Six years later, Annie is shown to have Paul's daughter who she named Caroline. After Annie kisses Caroline goodnight and leaves the room, Caroline starts to chant Candyman's name but is stopped by Annie who then tells her to go to bed.

Cast[edit]

Reception[edit]

Rotten Tomatoes, a review aggregator, reports that 27% of 15 reviewers gave the film a positive review; the average rating is 4.4/10.[2] Leonard Klady of Variety called it "a case of diminishing artistic returns but not, thankfully, a victim of the terrible twos".[3] Caryn James of The New York Times called it a "sluggish, predictable, low-rent sequel".[4] Kevin Thomas wrote that the film "overflows with blood and guts, drowning a potent metaphor for African American rage and oppression".[5] Owen Gleiberman of Entertainment Weekly rated it D and wrote, "This cloddish sequel undermines its revenge-of-the-repressed premise with racist scare tactics".[6]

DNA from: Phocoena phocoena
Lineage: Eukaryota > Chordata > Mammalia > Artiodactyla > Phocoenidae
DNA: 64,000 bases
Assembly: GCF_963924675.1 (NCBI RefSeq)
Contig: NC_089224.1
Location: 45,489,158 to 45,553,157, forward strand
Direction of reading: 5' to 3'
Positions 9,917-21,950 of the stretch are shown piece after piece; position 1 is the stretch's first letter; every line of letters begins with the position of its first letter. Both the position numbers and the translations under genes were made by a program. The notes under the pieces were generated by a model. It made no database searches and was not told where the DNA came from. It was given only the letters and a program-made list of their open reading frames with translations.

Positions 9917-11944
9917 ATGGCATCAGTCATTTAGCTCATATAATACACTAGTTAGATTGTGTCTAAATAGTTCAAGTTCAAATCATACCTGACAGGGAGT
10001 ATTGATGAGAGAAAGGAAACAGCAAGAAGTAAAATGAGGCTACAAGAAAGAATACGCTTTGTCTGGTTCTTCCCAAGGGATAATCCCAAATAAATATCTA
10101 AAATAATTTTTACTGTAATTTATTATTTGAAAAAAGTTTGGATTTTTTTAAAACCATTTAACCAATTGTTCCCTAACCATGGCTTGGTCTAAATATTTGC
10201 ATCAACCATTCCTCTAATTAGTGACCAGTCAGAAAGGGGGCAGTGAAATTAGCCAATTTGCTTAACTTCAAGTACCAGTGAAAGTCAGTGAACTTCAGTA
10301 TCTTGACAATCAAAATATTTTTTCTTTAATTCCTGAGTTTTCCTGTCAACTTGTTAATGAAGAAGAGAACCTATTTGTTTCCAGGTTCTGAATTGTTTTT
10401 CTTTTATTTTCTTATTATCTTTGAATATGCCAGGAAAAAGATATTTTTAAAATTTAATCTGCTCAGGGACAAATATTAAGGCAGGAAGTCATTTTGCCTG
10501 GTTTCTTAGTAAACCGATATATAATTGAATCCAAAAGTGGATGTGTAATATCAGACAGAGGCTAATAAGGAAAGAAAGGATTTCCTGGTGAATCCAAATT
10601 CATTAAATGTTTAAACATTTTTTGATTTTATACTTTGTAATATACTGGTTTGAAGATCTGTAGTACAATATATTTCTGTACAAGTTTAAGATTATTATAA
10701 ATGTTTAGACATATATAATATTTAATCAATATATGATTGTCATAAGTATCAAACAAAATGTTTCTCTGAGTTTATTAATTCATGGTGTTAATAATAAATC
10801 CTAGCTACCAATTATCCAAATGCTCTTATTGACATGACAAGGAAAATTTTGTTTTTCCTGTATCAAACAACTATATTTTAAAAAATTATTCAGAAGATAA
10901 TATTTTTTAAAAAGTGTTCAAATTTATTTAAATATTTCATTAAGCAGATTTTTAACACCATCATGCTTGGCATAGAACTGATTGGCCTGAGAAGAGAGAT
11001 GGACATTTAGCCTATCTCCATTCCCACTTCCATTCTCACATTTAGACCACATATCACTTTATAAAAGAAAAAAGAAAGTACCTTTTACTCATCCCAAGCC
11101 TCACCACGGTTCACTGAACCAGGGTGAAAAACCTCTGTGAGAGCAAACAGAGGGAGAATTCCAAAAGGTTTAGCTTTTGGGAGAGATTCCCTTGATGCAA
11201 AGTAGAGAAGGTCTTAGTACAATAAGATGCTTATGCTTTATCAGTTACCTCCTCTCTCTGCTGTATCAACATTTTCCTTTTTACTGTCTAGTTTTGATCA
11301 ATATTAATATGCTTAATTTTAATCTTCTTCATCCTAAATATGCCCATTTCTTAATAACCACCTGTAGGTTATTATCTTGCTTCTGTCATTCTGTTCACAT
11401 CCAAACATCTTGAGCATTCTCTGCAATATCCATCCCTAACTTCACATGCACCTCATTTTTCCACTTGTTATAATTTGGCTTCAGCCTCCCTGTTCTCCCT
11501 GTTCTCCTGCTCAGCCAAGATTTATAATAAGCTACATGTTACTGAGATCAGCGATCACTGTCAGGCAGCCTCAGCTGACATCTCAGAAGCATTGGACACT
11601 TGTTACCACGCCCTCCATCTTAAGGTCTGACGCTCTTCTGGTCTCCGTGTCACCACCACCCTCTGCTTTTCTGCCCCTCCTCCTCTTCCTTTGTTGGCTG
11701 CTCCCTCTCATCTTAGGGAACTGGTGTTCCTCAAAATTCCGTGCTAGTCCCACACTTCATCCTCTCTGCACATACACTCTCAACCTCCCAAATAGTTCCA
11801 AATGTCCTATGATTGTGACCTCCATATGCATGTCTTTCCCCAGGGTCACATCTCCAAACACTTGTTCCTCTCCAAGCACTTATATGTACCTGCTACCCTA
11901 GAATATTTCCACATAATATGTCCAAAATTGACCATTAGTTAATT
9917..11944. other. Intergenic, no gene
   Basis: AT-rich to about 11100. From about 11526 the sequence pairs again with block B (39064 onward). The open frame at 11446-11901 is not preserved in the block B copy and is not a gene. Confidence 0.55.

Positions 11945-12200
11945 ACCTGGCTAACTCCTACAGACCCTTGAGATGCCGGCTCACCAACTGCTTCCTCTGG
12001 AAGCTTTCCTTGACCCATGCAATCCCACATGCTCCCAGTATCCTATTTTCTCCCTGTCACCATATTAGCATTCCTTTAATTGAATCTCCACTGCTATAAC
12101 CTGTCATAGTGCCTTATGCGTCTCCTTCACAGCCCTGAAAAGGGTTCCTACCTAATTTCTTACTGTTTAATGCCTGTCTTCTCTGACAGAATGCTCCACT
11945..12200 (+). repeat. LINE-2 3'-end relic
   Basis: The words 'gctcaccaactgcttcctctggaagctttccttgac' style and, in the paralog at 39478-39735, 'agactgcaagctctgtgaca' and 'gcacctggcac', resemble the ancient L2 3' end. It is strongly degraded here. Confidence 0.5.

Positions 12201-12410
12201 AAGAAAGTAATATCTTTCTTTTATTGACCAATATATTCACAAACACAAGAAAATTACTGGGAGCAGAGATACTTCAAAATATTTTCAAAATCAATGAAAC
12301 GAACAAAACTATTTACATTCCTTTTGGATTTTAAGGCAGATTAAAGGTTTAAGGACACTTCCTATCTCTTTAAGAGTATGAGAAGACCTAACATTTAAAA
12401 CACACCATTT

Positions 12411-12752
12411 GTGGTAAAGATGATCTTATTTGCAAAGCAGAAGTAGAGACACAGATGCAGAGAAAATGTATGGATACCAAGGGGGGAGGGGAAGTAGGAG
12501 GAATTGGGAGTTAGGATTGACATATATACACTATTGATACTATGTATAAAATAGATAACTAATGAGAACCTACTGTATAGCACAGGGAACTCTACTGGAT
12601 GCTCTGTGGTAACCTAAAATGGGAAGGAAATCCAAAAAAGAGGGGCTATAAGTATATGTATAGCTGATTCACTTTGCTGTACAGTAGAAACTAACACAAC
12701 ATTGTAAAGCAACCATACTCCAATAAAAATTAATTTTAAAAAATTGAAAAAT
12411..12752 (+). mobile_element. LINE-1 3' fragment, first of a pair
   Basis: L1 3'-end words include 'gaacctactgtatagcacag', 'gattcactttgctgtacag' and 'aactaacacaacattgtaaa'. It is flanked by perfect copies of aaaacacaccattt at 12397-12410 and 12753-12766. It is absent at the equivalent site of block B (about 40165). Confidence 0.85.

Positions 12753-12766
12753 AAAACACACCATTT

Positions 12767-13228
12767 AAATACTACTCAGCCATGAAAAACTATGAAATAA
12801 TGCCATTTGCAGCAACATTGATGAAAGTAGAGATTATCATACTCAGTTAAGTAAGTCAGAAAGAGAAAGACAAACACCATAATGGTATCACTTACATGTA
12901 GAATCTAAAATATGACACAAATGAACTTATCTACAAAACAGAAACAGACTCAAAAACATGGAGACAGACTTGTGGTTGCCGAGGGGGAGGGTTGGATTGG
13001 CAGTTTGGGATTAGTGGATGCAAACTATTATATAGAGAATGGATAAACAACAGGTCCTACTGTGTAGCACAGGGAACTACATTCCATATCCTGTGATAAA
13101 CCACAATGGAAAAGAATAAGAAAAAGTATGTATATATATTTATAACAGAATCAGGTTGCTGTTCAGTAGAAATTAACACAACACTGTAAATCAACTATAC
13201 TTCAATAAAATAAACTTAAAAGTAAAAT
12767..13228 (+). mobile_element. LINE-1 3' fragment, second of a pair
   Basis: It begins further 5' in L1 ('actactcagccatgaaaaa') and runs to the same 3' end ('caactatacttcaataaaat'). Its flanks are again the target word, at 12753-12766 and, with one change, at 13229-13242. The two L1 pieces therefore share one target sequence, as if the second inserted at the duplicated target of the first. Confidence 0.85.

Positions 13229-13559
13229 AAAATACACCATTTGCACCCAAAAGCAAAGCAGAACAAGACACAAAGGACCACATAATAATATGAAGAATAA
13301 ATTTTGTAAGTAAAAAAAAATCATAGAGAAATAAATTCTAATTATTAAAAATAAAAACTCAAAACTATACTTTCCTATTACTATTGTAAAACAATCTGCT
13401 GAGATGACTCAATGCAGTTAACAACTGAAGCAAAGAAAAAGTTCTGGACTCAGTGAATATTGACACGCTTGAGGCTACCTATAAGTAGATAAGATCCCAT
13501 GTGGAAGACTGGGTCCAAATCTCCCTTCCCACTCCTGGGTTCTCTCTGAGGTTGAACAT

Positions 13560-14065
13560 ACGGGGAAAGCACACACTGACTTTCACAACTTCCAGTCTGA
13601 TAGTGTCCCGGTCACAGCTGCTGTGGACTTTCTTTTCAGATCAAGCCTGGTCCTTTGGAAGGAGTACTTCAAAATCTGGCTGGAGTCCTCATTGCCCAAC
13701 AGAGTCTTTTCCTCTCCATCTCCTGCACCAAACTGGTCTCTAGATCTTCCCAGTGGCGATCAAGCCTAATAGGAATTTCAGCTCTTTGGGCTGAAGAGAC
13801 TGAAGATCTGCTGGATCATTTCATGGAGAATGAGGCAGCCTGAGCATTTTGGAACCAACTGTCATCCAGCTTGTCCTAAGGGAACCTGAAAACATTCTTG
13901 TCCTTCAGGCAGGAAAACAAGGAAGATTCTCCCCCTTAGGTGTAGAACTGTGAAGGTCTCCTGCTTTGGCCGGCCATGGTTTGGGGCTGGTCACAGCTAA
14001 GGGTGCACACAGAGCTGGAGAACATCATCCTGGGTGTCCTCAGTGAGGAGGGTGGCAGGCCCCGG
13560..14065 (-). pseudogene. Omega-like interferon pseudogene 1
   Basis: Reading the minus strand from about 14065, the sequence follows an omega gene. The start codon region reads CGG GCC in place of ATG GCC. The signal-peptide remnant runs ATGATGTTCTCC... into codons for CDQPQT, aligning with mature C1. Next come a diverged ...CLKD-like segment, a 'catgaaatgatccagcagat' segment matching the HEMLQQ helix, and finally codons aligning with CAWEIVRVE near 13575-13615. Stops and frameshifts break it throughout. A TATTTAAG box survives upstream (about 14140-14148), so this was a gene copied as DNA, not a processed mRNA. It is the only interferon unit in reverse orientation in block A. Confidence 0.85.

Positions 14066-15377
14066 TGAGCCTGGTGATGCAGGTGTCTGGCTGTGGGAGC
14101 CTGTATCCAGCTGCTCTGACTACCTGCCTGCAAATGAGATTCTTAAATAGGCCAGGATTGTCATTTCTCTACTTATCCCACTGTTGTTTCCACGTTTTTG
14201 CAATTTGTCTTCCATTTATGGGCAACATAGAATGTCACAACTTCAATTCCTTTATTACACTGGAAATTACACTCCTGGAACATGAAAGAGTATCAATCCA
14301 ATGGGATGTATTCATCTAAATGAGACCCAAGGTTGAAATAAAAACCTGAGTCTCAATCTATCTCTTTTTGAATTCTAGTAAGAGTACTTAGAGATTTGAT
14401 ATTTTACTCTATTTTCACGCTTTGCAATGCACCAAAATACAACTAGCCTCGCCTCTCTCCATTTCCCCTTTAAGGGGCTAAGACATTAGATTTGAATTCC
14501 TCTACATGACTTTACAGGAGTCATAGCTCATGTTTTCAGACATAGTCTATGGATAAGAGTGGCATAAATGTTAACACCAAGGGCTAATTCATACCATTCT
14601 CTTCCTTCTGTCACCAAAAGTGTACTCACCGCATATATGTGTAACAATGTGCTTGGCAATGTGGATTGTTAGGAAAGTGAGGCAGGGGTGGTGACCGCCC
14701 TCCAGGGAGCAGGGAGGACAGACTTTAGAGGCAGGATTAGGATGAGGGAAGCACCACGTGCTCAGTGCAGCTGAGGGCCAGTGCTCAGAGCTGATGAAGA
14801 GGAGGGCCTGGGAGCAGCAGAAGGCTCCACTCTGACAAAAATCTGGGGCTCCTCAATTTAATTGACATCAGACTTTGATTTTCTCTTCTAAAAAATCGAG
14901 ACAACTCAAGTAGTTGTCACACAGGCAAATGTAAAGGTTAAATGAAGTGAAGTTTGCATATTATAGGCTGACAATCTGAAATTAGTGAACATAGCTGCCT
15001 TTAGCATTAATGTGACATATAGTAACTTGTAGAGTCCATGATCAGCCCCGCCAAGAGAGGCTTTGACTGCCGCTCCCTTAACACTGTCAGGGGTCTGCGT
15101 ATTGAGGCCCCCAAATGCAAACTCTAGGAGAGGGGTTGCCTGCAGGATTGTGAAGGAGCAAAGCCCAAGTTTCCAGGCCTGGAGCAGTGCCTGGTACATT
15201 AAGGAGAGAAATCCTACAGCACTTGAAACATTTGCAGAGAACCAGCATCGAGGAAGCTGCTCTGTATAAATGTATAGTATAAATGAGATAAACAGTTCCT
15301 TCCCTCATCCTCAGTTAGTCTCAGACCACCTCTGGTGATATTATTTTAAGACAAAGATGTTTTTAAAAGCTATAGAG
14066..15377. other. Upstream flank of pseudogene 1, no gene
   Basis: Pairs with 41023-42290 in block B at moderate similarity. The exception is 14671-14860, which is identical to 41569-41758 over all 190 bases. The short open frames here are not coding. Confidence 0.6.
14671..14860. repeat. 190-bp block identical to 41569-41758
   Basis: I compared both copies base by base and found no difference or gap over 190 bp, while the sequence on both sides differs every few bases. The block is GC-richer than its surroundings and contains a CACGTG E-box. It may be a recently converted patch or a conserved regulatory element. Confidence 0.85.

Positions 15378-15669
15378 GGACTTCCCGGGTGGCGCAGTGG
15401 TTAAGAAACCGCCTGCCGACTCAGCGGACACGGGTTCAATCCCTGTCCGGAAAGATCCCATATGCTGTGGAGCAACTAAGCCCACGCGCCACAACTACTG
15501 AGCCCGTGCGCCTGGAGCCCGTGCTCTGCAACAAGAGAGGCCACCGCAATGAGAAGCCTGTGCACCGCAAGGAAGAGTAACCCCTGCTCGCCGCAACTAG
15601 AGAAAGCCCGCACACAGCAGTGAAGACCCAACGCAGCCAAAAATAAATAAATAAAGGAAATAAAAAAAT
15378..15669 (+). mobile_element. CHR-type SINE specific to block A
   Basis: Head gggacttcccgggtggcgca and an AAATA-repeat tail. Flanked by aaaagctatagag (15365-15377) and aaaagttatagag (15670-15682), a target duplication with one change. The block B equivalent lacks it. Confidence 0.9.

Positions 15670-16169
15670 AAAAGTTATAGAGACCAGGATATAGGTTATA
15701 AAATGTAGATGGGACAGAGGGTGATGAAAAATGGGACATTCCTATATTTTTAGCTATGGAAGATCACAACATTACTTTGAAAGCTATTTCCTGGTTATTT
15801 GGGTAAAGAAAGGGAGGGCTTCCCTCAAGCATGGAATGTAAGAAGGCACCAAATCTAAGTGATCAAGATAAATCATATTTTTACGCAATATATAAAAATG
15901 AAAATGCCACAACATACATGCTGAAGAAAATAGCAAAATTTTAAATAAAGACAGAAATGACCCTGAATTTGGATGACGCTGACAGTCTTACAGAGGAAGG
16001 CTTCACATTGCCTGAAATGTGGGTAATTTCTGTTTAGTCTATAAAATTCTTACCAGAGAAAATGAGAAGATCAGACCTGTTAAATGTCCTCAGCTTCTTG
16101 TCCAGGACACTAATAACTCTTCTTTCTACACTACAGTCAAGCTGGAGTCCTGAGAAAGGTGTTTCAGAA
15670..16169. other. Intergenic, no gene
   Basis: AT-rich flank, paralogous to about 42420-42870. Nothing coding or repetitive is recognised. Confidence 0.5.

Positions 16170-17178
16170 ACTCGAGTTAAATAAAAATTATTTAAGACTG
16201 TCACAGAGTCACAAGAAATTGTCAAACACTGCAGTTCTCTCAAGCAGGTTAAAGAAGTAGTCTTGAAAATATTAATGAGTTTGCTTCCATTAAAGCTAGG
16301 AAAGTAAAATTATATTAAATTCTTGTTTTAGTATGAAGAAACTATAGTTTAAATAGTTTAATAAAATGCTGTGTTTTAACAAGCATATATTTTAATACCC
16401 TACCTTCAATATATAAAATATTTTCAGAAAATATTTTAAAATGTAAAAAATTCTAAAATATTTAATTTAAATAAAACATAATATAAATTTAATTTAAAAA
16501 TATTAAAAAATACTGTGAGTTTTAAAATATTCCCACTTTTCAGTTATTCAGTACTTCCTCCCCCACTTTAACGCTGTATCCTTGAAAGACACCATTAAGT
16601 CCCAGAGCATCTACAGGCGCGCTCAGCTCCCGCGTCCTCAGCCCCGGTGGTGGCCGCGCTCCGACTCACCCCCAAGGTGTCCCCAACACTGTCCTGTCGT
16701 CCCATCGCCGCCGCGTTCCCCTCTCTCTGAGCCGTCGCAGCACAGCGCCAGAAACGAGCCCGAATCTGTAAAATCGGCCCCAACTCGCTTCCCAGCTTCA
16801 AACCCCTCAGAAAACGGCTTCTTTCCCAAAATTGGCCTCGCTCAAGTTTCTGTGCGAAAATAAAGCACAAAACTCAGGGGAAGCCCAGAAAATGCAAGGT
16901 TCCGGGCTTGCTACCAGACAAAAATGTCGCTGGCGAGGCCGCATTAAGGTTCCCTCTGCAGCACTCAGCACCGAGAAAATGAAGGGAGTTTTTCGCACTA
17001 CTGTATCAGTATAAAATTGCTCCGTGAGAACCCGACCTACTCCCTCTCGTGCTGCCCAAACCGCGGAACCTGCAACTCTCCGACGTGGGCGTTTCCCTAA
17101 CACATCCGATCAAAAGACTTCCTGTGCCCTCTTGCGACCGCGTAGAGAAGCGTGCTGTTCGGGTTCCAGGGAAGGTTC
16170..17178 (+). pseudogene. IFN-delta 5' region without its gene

References[edit]

  1. ^ "Candyman: Farewell to the Flesh". Box Office Mojo. Retrieved 2015-06-16. 
  2. ^ "Candyman: Farewell to the Flesh (1995)". Rotten Tomatoes. Flixster. Retrieved 9 September 2012. 
  3. ^ Klady, Leonard (1995-03-16). "Review: 'Candyman: Farewell to the Flesh'". Variety. Retrieved 2015-06-16. 
  4. ^ James, Caryn (1995-03-18). "Candyman Farewell to the Flesh (1995)". The New York Times. Retrieved 2015-06-16. 
  5. ^ Thomas, Kevin (1995-03-20). "MOVIE REVIEW : This Time the 'Candyman' Turns Up in New Orleans". Los Angeles Times. Retrieved 2015-06-16. 
  6. ^ Gleiberman, Owen (1995-04-07). "Candyman: Farewell to the Flesh". Entertainment Weekly. Retrieved 2015-06-16. 

External links[edit]